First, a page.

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Pediatric Drugs

, Volume 5, Issue 9, pp 615–627 | Cite as

Effects of Obstetric Analgesics and Anesthetics on the Neonate

A Review
  • Jay E. Mattingly
  • John D’Alessio
  • Jaya RamanathanEmail author
Review Article

Abstract

Most anesthetic and analgesic agents in current use traverse the placental barrier in varying degrees, but are well tolerated by the fetus if judiciously administered. For labor analgesia, many options are available. Systemic administration of opioids and sedatives is one such option. Repeated maternal administration of opioids such as pethidine (meperidine) results in significant fetal exposure and neonatal respiratory depression. Patient-controlled analgesia with synthetic opioids such as fentanyl, alfentanil, and the new ultra-short-acting remifentanil may be used for labor analgesia in selected patients.

Other options for labor analgesia include epidural and combined spinal-epidural techniques. With such techniques, neonatal exposure to opioids and sedatives can be minimized or totally avoided. While limiting the fetal exposure to the harmful effects of depressant drugs, epidural anesthesia and/or analgesia improves placental perfusion and oxygenation of the fetus, which is beneficial, especially in conditions such as pregnancy-induced hypertension. Regional blocks are also administered for the majority of cesarean deliveries because of the overwhelming and unequivocal evidence of maternal and fetal safety compared with general anesthesia for this indication. However, in some instances, administration of general anesthesia is unavoidable. Neonatal respiratory depression with low Apgar scores, and umbilical arterial and venous pH associated with general anesthesia, is often transient. A properly administered anesthetic, whether regional or general, has no significant adverse fetal or neonatal effects.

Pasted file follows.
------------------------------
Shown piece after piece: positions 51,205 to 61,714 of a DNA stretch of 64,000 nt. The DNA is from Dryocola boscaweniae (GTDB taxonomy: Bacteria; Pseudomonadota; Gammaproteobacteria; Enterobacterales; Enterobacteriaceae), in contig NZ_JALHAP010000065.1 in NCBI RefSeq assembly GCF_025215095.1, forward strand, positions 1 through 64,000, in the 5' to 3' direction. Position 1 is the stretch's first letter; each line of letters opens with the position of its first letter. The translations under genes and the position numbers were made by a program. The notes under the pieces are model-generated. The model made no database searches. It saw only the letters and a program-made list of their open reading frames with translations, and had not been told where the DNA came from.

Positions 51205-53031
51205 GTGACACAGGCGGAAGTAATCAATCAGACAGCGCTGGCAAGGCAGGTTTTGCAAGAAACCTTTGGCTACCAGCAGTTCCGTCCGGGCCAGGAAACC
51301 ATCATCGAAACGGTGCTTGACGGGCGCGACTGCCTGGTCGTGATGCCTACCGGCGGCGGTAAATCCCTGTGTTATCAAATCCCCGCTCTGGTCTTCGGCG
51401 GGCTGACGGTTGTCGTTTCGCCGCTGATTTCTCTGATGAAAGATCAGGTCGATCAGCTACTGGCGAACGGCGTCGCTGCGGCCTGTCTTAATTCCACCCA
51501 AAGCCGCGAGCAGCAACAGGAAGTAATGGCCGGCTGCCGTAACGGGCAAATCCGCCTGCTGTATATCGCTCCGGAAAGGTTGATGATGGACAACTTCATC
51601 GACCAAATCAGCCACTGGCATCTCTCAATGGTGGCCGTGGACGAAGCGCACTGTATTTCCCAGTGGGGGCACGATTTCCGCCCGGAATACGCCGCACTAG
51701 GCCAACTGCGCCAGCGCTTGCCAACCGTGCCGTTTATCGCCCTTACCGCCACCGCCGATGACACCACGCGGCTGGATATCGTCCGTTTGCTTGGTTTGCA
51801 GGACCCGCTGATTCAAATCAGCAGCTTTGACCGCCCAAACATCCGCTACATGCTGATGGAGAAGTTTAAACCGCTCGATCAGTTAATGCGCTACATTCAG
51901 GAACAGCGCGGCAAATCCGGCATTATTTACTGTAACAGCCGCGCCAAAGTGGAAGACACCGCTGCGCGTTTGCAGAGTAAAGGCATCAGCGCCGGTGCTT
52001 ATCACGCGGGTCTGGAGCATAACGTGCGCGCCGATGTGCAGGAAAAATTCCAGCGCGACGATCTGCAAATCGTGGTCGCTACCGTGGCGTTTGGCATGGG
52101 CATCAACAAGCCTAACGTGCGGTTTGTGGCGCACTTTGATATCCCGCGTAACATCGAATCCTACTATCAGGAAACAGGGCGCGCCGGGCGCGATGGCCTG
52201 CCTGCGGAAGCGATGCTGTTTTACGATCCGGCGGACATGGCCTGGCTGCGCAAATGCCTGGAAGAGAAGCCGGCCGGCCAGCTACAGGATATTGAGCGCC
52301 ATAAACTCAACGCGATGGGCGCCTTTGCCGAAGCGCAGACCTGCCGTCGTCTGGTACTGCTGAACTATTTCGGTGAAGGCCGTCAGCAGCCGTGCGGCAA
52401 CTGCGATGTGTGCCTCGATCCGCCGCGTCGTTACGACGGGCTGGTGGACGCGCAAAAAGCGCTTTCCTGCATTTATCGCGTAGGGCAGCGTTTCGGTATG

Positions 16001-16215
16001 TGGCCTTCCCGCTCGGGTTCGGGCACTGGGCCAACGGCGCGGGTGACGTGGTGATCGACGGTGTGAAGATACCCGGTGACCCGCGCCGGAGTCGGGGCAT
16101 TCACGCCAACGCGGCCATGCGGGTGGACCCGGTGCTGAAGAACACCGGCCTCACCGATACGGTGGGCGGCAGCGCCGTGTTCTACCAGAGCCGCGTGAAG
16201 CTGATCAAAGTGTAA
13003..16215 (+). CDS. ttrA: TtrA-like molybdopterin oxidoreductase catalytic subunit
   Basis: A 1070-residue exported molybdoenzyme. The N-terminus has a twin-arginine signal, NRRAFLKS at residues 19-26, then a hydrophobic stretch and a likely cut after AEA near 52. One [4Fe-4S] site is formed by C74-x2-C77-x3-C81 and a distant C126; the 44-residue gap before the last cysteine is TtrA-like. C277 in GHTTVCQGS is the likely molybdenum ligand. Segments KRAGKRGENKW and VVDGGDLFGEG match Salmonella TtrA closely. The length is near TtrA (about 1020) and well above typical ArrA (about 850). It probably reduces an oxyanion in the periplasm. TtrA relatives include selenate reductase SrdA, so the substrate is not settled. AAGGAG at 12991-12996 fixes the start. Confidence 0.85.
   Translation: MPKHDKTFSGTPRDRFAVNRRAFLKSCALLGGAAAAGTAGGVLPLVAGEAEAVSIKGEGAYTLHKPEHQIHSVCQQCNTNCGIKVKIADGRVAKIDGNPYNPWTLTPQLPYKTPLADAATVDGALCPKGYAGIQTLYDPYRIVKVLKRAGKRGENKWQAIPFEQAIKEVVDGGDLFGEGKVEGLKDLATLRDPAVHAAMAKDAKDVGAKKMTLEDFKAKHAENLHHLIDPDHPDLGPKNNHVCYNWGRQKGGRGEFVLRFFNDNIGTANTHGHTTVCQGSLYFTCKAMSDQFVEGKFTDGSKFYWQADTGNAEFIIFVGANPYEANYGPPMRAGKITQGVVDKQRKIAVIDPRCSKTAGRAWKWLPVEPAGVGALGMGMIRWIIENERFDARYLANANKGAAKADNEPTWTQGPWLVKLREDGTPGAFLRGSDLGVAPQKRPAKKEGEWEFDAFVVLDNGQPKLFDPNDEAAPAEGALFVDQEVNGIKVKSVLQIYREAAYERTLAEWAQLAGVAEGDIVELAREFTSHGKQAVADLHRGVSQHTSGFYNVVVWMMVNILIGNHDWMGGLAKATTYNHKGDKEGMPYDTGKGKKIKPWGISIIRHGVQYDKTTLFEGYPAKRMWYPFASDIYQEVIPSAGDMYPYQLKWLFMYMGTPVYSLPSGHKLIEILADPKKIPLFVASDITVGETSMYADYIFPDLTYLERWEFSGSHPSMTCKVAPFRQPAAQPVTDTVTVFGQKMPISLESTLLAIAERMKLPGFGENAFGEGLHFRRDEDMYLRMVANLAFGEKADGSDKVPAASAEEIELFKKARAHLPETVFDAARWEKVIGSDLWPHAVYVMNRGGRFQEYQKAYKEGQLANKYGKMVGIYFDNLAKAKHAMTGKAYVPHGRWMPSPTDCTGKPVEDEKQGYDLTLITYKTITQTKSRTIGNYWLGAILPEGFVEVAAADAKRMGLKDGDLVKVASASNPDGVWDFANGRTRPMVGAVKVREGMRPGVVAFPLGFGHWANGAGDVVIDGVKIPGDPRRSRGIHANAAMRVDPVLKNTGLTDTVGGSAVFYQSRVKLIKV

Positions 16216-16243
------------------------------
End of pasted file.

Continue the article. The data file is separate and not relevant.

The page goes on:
Keywords

Remifentanil Epidural Analgesia Alfentanil Etomidate Desflurane 
These keywords were added by machine and not by the authors. This process is experimental and the keywords may be updated as the learning algorithm improves.

Notes

Acknowledgements

The authors would like to gratefully acknowledge the assistance of Nannette Wells-Brooks, CRNA, and David M. Armbruster, PhD, in the preparation of this manuscript.

No sources of funding were used to assist in the preparation of this manuscript. The authors have no conflicts of interest that are directly relevant to the content of this manuscript.

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Copyright information

© Adis Data Information BV 2003

Authors and Affiliations

  • Jay E. Mattingly
    • 1
  • John D’Alessio
    • 2
  • Jaya Ramanathan
    • 1
    • 3
    Email author
  1. 1.Department of AnesthesiologyUniversity of Tennessee Health Sciences CenterMemphisUSA
  2. 2.Department of AnesthesiologyVanderbilt UniversityNashvilleUSA
  3. 3.Department of Obstetrics and GynecologyUniversity of Tennessee Health Sciences CenterMemphisUSA

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